Musical Selections – Let’s face it, tweens don’t always like their parents’ musical selections. Yes, there might be a few bands that cross over, but musical differences can be pretty vast. Let your tween load up his iPod with music he loves…remember road trips with your pile of tapes and a walkman? Don’t want your tween to have his headphones on the entire trip? Make road trip playlists for the car and make sure to add your tween’s choices to the playlist. Listening to music as a family in the car can actually be a lot of fun…if everyone’s interests are taken into consideration.
Stop the Car – Yes, the point of a road trip is to cover plenty of miles in a single day but, don’t forget to stop along the way. Making time for a little outdoor play along the way will help everyone in the car…even the driver. I wrote a post about the many ways you can incorporate a little outdoor play in your road trip…it’s not as hard as you might think.
Map it Out – While most drivers now use some sort of GPS system, there is still a lot of use for old school maps. Before you head out on the road, highlight the route you plan to take on a map or in a map book. Let your tween be in charge of the map. Not only does this help your child answer the “are we there yet” question, this also allows your child to learn about where you are travelling. There is value in knowing how to properly read a map.
A Little Tech Goes a Long Way – Vacation time is a time when parents want to unplug from work and the online world. However, parents aren’t tweens. Tweens want to stay in touch with life back home. When we were kids staying in touch meant we might have made a quick phone call to our friends or popped a post card in the mail. Times have changed. Many tweens have Facebook and Instagram accounts, they will want to check in on. Set aside a few minutes a day for tweens to send a quick message to their friends, or share a picture on social media. If you aren’t comfortable with “a few minutes a day” then set a schedule that works for you and your tween. While we want our kids to unplug, we need to respect the way they communicate with their friends.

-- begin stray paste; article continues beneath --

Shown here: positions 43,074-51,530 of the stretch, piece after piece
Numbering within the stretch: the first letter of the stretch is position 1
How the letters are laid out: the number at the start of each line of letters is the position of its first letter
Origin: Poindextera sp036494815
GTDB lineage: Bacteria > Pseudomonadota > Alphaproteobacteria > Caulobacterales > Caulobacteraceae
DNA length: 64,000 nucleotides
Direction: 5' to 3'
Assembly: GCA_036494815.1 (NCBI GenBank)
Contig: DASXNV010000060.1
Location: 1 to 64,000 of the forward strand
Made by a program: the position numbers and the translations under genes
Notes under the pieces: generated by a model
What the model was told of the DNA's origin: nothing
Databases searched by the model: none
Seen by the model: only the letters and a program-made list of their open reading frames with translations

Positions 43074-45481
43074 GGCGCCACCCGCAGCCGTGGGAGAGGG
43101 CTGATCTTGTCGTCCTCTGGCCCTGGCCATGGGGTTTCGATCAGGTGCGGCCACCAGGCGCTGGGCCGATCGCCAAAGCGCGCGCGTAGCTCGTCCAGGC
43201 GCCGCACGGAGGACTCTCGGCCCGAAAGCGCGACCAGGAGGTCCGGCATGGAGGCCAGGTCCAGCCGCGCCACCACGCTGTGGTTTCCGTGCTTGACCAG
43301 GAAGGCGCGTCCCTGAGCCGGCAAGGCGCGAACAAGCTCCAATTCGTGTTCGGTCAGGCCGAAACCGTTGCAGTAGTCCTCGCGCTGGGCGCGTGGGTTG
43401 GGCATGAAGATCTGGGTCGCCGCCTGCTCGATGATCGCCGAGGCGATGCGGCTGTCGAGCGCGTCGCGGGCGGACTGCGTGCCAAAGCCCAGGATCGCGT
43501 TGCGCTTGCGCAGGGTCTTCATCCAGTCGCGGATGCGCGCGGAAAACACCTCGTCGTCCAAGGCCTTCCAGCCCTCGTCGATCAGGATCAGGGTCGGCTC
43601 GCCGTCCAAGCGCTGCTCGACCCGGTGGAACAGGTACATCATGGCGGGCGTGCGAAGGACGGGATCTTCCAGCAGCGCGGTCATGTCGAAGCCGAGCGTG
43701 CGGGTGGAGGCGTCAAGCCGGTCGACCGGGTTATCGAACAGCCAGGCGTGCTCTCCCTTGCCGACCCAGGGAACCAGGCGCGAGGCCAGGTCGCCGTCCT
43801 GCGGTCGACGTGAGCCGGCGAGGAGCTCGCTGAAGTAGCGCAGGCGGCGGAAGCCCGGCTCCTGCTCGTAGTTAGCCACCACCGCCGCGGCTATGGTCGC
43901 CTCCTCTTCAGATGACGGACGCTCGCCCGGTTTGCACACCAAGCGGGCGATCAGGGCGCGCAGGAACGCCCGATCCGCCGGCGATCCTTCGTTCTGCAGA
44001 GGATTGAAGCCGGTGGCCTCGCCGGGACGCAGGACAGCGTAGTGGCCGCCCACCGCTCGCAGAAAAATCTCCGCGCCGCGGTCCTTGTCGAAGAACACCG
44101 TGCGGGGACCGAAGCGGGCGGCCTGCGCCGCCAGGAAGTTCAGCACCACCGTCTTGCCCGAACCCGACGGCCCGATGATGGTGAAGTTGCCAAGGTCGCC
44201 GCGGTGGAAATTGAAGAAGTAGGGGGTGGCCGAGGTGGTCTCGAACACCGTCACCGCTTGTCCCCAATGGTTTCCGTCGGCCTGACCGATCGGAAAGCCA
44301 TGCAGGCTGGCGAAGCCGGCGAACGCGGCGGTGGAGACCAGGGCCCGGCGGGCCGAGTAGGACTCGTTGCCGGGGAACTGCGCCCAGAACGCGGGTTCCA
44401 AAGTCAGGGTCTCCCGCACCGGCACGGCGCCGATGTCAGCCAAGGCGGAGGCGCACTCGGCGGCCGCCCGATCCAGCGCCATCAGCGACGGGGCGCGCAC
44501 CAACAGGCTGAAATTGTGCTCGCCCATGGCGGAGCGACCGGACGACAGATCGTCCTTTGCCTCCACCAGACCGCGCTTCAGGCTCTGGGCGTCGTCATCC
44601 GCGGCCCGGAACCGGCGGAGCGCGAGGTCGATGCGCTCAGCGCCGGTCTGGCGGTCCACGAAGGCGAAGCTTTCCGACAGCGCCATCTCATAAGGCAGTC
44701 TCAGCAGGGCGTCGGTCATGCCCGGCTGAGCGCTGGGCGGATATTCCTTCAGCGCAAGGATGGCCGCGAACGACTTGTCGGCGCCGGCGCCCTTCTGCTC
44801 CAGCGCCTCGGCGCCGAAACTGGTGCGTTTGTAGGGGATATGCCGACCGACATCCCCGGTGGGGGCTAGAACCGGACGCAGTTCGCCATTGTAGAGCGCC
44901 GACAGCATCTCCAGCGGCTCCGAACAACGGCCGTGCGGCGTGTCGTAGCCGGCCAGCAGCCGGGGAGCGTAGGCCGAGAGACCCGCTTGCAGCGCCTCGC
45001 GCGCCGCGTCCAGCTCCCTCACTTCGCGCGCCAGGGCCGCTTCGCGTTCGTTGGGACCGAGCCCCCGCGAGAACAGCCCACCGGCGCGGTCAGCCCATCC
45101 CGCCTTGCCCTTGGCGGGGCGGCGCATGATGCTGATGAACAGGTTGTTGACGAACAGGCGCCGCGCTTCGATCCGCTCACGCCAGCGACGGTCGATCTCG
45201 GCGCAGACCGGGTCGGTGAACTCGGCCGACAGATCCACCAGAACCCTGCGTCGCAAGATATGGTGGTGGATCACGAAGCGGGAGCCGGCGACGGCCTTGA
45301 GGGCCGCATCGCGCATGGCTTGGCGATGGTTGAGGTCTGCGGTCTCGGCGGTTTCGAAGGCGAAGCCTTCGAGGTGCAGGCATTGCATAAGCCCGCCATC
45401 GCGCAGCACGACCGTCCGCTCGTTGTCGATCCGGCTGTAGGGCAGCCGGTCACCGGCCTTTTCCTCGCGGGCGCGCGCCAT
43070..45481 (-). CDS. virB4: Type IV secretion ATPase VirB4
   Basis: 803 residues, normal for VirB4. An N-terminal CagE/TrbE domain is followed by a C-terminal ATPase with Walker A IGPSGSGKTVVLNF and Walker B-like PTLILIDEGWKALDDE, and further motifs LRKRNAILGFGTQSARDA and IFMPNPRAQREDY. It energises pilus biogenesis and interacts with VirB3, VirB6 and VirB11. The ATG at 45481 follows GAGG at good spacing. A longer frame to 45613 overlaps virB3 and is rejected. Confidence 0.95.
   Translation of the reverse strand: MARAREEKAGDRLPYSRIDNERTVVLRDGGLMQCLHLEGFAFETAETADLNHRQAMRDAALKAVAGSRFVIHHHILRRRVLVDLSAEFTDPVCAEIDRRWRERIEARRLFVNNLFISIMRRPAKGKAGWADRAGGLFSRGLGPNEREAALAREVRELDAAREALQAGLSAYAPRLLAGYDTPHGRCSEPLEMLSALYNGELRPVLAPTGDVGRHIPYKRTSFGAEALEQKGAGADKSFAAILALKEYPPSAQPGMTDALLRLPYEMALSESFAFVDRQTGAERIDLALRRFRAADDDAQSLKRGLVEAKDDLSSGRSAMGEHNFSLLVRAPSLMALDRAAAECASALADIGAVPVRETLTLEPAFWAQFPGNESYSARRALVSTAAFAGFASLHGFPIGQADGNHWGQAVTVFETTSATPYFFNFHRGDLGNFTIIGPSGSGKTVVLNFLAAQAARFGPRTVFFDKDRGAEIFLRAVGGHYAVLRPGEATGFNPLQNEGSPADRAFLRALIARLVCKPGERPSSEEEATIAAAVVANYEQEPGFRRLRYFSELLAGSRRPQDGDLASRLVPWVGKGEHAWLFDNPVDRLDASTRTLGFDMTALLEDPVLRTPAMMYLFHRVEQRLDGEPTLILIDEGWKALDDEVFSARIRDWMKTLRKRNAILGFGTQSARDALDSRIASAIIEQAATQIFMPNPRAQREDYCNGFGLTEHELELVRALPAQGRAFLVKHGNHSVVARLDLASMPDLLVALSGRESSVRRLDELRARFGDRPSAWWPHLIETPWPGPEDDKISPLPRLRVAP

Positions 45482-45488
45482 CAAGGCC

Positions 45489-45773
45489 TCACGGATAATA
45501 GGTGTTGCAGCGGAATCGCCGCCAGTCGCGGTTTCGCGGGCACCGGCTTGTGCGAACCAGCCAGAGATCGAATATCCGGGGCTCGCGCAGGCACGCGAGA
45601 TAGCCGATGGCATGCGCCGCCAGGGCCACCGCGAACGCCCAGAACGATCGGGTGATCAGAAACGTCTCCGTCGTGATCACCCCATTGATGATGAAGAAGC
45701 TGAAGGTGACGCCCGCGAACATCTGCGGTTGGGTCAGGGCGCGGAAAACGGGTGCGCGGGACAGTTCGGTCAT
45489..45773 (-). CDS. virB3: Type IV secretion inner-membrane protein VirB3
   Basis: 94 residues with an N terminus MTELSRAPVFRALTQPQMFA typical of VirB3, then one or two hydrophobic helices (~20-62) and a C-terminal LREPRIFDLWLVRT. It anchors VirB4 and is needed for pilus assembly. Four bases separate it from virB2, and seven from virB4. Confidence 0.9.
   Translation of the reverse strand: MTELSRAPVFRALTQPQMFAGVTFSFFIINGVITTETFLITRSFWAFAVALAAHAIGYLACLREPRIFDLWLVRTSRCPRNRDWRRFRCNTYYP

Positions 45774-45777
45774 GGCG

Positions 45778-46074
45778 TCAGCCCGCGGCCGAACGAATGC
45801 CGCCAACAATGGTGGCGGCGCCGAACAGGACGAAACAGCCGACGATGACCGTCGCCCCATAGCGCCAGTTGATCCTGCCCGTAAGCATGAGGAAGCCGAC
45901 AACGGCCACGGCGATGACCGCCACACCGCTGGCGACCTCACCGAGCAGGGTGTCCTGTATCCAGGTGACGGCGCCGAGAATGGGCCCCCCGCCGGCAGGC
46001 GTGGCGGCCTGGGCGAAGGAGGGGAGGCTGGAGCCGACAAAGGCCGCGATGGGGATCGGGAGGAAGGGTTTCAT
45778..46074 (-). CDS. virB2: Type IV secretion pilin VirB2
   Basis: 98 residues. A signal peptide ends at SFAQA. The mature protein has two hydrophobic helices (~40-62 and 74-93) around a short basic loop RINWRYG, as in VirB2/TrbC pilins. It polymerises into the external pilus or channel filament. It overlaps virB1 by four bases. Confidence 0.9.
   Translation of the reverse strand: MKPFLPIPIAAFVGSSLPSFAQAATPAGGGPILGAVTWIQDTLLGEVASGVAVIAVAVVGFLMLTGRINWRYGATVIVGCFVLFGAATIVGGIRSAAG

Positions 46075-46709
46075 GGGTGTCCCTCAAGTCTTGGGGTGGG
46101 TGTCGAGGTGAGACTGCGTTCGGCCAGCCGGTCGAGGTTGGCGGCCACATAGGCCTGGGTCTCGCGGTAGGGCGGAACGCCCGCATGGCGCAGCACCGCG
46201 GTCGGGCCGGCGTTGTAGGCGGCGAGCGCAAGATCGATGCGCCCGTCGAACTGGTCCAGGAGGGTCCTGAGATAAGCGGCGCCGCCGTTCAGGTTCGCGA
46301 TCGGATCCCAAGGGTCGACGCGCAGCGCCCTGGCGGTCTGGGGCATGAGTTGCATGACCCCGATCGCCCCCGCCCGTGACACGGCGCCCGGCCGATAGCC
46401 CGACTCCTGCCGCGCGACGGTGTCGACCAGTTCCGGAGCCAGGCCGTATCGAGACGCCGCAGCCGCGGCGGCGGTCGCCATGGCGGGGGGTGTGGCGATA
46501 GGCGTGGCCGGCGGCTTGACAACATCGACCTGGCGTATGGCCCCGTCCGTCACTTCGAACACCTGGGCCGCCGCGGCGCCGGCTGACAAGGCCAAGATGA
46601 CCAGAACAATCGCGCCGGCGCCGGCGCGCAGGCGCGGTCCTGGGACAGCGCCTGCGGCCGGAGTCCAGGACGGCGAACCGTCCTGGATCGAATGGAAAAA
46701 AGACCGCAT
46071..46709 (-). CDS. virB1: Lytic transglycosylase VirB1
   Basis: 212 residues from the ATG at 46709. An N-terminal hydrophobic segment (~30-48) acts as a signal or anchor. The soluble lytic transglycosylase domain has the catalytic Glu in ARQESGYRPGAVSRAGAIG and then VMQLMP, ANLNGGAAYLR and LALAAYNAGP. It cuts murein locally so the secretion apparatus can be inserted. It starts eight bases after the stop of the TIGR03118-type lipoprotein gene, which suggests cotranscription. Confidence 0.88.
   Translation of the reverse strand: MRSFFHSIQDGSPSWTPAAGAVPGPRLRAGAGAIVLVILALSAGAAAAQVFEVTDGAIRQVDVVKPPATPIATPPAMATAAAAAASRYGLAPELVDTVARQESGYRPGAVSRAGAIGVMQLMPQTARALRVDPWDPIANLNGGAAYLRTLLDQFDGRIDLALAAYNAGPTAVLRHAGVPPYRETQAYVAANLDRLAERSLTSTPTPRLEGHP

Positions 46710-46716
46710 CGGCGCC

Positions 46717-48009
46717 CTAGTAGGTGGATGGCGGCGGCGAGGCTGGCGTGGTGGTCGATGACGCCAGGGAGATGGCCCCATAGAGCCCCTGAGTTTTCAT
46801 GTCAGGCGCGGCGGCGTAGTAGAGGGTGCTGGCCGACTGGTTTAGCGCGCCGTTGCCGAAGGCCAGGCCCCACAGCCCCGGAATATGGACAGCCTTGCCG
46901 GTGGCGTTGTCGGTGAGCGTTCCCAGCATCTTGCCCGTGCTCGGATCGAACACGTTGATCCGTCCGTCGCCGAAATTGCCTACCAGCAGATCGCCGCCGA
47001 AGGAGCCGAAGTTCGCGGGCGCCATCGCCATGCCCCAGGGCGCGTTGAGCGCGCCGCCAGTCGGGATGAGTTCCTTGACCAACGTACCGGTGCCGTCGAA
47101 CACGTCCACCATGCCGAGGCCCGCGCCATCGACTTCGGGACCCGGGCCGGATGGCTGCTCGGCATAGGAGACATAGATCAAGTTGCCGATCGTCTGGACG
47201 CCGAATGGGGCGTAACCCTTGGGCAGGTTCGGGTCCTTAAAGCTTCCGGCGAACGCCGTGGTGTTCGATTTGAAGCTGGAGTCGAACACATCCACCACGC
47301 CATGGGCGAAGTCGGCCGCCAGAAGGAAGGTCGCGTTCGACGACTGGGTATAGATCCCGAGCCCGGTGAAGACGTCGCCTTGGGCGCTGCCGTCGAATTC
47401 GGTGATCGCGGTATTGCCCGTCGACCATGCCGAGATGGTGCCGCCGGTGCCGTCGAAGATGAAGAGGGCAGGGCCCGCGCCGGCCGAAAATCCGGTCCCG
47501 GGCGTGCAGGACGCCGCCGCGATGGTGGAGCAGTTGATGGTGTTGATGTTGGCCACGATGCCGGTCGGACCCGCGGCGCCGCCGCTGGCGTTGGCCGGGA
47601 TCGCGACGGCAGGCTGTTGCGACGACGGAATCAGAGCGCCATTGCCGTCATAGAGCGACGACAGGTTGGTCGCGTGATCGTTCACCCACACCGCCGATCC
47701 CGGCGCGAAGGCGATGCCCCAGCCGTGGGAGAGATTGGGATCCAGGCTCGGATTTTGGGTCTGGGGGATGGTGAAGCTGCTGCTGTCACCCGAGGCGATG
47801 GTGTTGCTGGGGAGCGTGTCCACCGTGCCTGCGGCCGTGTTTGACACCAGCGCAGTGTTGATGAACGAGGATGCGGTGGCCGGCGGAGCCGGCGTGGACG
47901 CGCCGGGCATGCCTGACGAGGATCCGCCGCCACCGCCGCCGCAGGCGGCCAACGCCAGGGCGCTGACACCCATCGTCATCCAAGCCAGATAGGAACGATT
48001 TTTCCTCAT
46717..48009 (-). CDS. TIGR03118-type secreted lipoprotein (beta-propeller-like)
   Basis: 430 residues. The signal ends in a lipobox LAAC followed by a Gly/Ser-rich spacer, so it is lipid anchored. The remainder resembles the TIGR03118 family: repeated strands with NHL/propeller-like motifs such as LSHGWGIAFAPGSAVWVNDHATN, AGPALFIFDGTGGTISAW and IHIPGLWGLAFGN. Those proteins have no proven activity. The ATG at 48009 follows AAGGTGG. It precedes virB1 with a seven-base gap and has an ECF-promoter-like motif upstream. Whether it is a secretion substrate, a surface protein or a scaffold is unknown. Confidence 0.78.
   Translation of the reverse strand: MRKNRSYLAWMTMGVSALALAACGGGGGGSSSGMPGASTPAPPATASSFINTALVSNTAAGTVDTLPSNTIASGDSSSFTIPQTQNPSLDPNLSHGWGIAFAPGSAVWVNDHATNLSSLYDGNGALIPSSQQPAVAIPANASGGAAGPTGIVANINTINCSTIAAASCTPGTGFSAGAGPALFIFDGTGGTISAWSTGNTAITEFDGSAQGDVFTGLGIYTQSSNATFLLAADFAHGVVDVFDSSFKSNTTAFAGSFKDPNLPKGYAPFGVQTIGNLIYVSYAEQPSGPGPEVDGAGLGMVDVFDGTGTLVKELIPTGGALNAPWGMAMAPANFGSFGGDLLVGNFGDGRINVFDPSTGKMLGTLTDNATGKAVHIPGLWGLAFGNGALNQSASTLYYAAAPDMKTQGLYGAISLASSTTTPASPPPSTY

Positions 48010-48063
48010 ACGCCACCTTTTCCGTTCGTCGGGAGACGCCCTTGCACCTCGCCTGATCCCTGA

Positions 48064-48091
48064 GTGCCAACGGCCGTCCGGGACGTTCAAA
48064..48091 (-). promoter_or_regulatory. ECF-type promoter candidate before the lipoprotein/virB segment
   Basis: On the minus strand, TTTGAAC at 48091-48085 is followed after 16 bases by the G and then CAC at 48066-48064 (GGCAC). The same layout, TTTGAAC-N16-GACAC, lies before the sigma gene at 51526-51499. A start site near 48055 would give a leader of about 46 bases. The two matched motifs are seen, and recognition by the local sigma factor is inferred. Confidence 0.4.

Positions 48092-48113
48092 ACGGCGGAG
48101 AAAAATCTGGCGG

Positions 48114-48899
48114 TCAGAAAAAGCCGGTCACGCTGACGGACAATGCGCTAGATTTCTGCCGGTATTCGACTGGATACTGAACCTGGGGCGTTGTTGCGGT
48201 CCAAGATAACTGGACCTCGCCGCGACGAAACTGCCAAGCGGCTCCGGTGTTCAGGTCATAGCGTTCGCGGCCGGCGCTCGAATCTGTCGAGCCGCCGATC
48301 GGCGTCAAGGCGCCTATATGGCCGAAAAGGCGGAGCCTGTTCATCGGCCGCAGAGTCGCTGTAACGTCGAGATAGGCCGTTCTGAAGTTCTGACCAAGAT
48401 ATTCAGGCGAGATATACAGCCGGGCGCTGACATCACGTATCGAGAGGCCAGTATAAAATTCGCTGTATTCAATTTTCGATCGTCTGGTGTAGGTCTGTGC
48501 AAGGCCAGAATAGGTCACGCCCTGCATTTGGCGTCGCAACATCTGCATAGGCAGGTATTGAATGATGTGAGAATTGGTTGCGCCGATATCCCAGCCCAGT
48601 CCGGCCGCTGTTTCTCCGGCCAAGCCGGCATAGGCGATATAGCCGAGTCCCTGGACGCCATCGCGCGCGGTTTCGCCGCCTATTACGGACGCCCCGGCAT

Leave time for downtime – Does anyone really function well when they don’t get enough sleep? Sleep is very important for tweens. Their growing bodies need rest…and rest doesn’t mean sitting in the back of the car. If everyone has eaten, had plenty to drink and they are still cranky – blame it on being overtired. Sleeping in might mean your day’s drive starts a little later, but that drive will be a whole lot more fun.
There are so many other little things you can do to make a road trip fun for everyone. When the kids were toddlers it was all about strategic bathroom breaks and nap times – now that the kids are older they can really learn and be part of the trip. When we announced our east coast road trip destination my eldest daughter excitedly asked “Does this mean we can drive on Confederation Bridge?” Her enthusiasm and knowledge was awesome, road trips bring school books to life.